“Productive Discomfort”

I talk quite a bit about how my massage techniques are gentle and how my treatment room is a “pain-free environment.” But there’s a phenomenon that comes up in many sessions that I like to call “productive discomfort.” It’s fun to say those words during a session, and then watch clients’ eyes light up and hear them say, “Yes! That’s what I’m feeling right now!” Because it’s not always easy to put into words.

We’re talking about that “hurts so good” feeling that can happen when you’re on the massage table and my hands are concentrated on a certain “cranky” spot. Maybe it’s an area where some muscle fibers within a muscle are involuntarily over-contracted and tender or radiating when I apply some pressure (some people call these “trigger points”). Perhaps it’s a spot along a scar or in an area where there’s some radiation fibrosis and it feels like a burning or an ache that makes you really take notice at first but then it starts to dissipate. You feel something, it’s kinda uncomfortable, and technically yeah, from a neural perspective, it most certainly qualifies as pain.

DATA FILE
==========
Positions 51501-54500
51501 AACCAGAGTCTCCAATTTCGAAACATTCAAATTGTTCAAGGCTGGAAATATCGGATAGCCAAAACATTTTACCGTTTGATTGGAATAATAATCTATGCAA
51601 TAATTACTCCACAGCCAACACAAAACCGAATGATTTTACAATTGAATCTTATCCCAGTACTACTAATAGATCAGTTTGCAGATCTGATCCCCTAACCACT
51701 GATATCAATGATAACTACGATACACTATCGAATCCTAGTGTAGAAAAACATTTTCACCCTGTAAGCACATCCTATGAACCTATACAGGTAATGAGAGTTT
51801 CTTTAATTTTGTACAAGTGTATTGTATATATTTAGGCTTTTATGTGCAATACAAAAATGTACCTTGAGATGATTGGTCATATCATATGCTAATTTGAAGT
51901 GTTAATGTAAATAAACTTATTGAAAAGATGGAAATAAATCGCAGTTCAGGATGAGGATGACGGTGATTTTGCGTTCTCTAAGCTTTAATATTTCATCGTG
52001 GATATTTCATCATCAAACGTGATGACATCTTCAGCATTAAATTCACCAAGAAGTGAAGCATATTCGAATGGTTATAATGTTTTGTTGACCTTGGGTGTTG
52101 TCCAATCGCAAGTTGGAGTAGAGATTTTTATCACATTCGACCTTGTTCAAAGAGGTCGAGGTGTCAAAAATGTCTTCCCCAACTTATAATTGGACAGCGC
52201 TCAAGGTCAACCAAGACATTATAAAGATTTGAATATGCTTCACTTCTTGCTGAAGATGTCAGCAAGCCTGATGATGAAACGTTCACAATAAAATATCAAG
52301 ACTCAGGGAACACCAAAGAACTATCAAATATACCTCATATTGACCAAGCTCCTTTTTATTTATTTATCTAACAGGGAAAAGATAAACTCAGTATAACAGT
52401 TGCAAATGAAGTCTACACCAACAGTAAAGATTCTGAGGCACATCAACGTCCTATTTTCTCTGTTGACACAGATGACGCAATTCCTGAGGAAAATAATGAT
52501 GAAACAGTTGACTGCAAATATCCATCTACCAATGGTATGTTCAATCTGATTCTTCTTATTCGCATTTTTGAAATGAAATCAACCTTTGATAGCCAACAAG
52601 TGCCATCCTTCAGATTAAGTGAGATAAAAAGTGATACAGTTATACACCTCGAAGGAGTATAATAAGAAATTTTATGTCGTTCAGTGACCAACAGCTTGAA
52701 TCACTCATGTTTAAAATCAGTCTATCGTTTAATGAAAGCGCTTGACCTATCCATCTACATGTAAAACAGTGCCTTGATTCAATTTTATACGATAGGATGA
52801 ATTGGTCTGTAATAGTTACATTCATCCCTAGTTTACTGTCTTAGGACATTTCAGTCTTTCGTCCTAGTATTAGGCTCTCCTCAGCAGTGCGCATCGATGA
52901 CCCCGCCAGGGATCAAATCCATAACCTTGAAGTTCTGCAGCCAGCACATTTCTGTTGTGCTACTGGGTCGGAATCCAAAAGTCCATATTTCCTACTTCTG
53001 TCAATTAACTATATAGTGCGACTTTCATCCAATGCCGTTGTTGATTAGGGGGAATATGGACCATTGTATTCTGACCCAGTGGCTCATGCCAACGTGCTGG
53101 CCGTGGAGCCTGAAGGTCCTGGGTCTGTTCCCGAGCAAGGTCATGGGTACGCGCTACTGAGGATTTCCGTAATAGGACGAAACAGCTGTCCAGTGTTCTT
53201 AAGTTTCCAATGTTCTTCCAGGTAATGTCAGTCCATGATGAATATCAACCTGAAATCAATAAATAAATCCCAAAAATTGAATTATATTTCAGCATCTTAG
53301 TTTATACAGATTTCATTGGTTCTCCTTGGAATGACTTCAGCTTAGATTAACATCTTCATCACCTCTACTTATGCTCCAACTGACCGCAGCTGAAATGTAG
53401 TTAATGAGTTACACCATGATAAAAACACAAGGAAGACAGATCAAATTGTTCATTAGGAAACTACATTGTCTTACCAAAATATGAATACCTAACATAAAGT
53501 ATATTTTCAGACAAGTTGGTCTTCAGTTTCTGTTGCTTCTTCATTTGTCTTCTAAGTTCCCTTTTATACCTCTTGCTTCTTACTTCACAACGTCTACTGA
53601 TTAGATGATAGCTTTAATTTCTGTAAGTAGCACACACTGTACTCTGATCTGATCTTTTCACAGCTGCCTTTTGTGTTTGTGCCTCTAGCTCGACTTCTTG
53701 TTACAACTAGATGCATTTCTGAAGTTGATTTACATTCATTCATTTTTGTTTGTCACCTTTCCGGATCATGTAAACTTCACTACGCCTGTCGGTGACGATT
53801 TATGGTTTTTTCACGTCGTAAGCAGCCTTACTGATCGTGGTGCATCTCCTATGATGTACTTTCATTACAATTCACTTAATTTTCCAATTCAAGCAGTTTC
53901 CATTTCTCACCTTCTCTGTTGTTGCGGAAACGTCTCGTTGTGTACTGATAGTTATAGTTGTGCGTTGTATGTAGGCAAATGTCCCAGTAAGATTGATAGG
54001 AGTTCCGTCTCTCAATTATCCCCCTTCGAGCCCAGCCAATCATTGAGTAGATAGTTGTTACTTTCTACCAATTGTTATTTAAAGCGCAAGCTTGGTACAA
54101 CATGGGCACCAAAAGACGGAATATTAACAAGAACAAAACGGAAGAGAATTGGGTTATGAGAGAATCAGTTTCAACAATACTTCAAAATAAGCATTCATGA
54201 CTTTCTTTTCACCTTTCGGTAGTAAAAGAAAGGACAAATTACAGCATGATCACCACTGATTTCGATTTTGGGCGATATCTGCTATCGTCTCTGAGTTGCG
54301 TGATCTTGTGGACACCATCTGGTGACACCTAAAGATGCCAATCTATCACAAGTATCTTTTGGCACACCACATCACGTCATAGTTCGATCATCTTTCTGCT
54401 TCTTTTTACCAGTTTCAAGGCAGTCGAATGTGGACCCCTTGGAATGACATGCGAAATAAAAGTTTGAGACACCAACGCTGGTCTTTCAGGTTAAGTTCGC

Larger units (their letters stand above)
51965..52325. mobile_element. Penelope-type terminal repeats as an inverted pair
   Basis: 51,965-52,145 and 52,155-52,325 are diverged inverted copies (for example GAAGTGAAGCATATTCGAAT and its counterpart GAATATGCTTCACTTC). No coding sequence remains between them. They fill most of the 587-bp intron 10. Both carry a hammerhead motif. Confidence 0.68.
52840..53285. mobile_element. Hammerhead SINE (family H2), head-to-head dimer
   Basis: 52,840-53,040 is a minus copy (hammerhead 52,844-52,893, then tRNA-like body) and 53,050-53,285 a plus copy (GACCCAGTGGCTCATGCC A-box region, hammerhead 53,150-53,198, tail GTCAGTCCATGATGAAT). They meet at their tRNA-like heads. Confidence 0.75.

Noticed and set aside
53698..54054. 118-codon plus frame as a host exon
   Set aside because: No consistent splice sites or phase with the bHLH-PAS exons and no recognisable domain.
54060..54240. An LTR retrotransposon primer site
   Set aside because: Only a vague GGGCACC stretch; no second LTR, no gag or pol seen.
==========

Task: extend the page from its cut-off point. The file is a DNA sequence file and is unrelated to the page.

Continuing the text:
“You said it was pain-free, dangit!”

I did. But the key distinction is that your body and mind are saying, “Okay, this feels uncomfortable, but it’s completely bearable AND I want you to keep going! It feels like something productive is happening here.” There’s a big difference between productive discomfort and “Lady, get off of that spot now!”

And there’s a difference between productive discomfort and a level of pain that you feel you have to “grit your teeth and get through” to get to an end result. There is no gripping-the-table-and-sweating/no-pain-no-gain going on in my sessions. Nope. If something feels painful to that point, guess what? This lady is getting off of that spot and moving elsewhere or backing waaaayyy out on the pressure.

So if you’re in a session with me and you’re experiencing that “productive discomfort,” we’ll talk about it! We can nerd out and talk about what might be happening with the softening of the fascia under the skin or with the signals between the nervous system and the tissue fibers. We can talk about what you’re feeling from your perspective and what I might be palpating under my hands from mine.

Productive discomfort should feel weirdly good, not like something you have to endure, because the intent is that positive changes are taking place. And as gentle, purposeful touch proves time and again, positive changes don’t have to hurt to be powerful.